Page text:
Wednesday, the new Tim Burton detective mystery thriller on Netflix centering around Wednesday Addams (yes, from the Addams Family) being sent to boarding school, is chock-full of Edgar Allen Poe references, both overt and some more subtle.
Edgar Allen Poe, one of the most prolific poets and authors of the 19th century, is interesting in his relation to the show for a number of reasons. Most obviously, and woven throughout the entire series, Poe’s signature macabre style is a perfect fit for a show about Wednesday Addams. Further, Wednesday is a Detective Mystery thriller at heart, pitting Wednesday against various adversaries around town as she uncovers a mystery about a monster in the woods that has been murdering people. Poe, with his short story Murders in the Rue Morgue, is considered to have literally invented the Detective Fiction genre.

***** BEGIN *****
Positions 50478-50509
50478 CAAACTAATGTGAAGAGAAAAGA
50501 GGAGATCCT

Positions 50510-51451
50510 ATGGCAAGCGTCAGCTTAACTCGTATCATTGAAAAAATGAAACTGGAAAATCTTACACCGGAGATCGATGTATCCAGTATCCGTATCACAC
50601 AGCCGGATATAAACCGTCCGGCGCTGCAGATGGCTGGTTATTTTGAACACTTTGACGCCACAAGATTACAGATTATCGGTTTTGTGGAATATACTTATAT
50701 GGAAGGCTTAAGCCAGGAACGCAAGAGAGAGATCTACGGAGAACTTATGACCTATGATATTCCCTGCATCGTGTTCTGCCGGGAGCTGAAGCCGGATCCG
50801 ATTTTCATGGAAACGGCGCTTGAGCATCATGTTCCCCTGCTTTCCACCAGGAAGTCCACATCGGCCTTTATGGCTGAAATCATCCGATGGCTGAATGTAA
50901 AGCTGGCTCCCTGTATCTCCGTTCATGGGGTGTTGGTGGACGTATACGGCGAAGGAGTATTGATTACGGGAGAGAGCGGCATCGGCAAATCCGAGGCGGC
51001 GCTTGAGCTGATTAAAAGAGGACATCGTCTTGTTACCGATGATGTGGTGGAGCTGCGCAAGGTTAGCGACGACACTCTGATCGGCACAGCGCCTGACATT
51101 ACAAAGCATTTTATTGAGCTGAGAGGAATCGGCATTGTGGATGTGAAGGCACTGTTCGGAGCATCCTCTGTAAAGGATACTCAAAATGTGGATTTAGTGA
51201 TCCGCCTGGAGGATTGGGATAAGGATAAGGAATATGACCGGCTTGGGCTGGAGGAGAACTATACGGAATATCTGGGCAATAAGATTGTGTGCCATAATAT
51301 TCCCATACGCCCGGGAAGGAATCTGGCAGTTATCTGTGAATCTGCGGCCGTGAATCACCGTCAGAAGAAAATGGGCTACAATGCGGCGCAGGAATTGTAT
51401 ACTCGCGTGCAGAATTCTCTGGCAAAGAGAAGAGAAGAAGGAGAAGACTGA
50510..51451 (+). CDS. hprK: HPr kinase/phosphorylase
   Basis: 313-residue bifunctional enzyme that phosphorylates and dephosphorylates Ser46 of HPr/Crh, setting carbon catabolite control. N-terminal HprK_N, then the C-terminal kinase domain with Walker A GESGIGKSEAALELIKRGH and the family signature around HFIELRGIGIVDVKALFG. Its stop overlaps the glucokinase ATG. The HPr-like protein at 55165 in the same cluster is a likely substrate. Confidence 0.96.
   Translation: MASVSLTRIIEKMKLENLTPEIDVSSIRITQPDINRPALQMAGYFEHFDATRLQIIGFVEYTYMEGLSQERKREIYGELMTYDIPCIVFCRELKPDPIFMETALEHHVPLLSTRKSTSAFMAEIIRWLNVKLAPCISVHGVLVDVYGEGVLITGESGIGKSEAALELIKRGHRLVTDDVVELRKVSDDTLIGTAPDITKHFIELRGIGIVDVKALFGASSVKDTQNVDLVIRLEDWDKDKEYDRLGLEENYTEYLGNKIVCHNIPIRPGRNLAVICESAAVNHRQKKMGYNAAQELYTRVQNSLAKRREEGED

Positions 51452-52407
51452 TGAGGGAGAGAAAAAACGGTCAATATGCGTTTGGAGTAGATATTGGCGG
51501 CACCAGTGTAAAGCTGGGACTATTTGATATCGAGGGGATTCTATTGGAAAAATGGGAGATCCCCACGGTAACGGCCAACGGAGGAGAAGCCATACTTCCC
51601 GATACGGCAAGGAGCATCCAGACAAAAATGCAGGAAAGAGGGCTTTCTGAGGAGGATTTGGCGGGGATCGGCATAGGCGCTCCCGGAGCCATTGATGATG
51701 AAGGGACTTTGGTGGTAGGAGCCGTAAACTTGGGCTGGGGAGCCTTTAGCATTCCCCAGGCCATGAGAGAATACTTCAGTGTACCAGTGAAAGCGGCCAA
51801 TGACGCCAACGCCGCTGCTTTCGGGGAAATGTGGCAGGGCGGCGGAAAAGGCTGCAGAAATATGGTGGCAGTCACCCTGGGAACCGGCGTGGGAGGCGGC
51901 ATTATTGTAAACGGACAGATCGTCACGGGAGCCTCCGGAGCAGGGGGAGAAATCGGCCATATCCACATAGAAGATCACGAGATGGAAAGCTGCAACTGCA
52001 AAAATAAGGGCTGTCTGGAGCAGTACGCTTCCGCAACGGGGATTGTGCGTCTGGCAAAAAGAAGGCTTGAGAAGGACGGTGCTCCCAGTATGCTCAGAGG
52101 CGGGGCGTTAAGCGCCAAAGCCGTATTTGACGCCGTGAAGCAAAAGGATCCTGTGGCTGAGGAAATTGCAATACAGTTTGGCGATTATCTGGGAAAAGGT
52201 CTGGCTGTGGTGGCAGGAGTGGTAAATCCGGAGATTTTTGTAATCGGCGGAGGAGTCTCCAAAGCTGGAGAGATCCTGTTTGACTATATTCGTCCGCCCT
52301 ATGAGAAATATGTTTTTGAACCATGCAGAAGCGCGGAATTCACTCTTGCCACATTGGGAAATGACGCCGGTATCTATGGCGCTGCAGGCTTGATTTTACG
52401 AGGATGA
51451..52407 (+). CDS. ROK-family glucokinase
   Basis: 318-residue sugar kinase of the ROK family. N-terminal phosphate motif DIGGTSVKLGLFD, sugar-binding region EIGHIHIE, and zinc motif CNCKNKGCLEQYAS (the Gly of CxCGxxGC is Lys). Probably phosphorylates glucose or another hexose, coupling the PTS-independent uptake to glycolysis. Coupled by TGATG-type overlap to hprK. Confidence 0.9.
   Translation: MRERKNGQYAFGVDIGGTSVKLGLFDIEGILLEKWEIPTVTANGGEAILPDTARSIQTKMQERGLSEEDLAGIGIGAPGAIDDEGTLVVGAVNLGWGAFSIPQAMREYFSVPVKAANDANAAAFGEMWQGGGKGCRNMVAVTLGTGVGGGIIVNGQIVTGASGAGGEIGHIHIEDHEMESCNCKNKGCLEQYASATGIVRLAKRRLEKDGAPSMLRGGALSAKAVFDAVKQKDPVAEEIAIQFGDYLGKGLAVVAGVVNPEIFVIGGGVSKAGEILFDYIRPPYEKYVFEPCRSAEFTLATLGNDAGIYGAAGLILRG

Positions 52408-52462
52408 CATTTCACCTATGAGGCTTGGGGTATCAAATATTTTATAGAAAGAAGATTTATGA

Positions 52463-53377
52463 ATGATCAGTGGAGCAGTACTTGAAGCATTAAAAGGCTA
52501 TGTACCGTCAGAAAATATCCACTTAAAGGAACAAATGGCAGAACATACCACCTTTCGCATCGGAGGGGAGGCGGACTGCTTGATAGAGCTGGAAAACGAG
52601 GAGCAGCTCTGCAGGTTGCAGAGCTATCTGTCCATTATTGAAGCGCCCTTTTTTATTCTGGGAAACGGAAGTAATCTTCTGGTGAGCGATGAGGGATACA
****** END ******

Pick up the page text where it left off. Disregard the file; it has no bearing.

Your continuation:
The boarding school in the show itself is literally named “Nevermore Academy”, a nod to Poe’s infamous poem The Raven. The website for Nevermore Academy lists Edgar Allen Poe as “Notable Alumni”, creating an odd question; Did the academy get its name from Poe, or did Poe (fictitiously) get the raven’s catch-phrase from the academy? It had to certainly be the latter, as the Academy was founded in 1791 and Poe himself wasn’t born until 1809, a significant anchor in Addams lore tying the fictitious family’s world to the real, literary world. It doesn’t get any more overt than that.
There are many, many more references to Poe throughout the series, which have already been detailed elsewhere and we won’t comprehensively list here. We will however focus on one particular scene of interest to our community:
The show draws on one of Poe’s less well-known tropes, employing a cipher puzzle as a plot point, centered around a statue of Poe in the school. Poe was the first author to use a cipher in the prose of literature, as well as coined the term “cryptograph” in his short story The Gold Bug (TW: use of the n-word and southern black dialect of the period).
Beware, puzzle spoilers begin on the next page: